Transport Canada regulations and standards, under the Canada Shipping Act, 2001 (CSA 2001) and the Arctic Waters Pollution Prevention Act, combined with international conventions and standards established by the International Maritime Organization (IMO), provide the framework for the department's comprehensive marine safety, pollution prevention, enforcement, and oil spill preparedness and response programs.
The international conventions and standards that are developed by the IMO, in conjunction with its members such as Canada, aim to promote cooperation in reducing pollution and the risk of major incidents worldwide. These conventions and standards address such issues as ship construction, training and qualification of crew and safety of navigation.
The following international agreements allow Transport Canada to fulfill its roles in the prevention and preparedness of marine oil pollution incidents:
- International Convention for the Prevention of Pollution from Ships (MARPOL) seeks to eliminate intentional pollution of the marine environment resulting from ship operations and to minimize accidental discharges of pollutants. Transport Canada administers and enforces the convention through the Canada Shipping Act, 2001 and its regulations.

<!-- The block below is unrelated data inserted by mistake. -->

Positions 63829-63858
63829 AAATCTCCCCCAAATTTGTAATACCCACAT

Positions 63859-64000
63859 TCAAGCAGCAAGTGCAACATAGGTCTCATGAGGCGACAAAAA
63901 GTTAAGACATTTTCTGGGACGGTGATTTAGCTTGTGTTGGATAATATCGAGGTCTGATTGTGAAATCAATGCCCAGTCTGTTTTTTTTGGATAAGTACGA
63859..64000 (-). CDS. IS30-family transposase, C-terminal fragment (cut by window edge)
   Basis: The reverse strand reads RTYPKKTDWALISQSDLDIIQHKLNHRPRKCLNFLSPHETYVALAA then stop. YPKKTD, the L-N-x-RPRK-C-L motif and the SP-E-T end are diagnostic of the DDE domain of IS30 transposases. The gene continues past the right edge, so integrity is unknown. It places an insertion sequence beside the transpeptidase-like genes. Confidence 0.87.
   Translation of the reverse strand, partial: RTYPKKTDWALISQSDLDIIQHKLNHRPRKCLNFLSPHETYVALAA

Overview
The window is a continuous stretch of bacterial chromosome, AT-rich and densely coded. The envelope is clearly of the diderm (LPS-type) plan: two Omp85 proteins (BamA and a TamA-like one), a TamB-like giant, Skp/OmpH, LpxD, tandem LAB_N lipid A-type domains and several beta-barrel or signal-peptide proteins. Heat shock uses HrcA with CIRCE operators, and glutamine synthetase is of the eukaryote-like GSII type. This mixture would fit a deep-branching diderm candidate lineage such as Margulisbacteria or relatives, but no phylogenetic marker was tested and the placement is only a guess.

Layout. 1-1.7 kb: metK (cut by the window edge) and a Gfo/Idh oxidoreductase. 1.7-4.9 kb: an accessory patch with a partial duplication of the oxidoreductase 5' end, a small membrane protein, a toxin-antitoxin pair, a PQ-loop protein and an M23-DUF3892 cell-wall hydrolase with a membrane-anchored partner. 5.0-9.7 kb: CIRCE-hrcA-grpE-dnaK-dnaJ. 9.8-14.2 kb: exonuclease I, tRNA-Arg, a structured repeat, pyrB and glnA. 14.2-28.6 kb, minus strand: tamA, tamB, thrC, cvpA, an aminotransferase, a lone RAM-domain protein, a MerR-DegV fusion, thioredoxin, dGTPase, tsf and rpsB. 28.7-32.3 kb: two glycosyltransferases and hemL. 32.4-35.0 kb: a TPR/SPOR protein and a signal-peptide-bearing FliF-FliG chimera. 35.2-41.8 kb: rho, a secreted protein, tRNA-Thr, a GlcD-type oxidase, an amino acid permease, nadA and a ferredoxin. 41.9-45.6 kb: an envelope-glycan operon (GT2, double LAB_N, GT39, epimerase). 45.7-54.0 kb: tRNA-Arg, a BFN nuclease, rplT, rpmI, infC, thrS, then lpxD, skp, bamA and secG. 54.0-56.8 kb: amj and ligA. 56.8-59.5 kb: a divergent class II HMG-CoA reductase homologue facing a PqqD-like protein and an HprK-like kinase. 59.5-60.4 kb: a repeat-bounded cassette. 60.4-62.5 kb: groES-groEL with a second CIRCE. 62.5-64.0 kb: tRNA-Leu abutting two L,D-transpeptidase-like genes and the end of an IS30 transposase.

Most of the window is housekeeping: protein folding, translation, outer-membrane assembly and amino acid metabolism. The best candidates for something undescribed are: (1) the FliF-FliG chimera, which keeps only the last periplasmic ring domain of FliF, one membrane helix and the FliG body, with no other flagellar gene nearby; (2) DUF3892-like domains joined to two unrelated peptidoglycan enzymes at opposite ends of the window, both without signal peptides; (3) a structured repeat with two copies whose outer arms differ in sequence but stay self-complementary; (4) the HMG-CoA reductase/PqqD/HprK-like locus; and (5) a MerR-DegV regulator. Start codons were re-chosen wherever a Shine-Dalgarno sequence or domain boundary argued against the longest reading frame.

- International Convention on Oil Pollution Preparedness, Response and Cooperation is a framework that allows Canada to provide assistance to major incidents in other member states when requested and to see the assistance of our international colleagues if required.
Experience has demonstrated that regulating potential polluters through the CSA 2001 regulation enhances preparedness levels. Under the Act, response organizations are certified by Transport Canada to meet the regulatory requirements for their response plans, which include specifications for equipment, personnel, and training and exercise programs. Oil handling facilities are required to have similar on-site preparedness and response plans and, in the case of ships, each ship must have a Ship Oil Pollution Emergency Plan.
Furthermore, pursuant to the CSA 2001, mandatory oil spill response exercises are conducted with oil handling facilities, response organizations and governments in order to adequately evaluate the effectiveness of procedures, equipment and resources identified in contingency plans. These exercises are realistic simulations of various types of spill incidents. Canada also participates in ongoing joint exercises with the United States.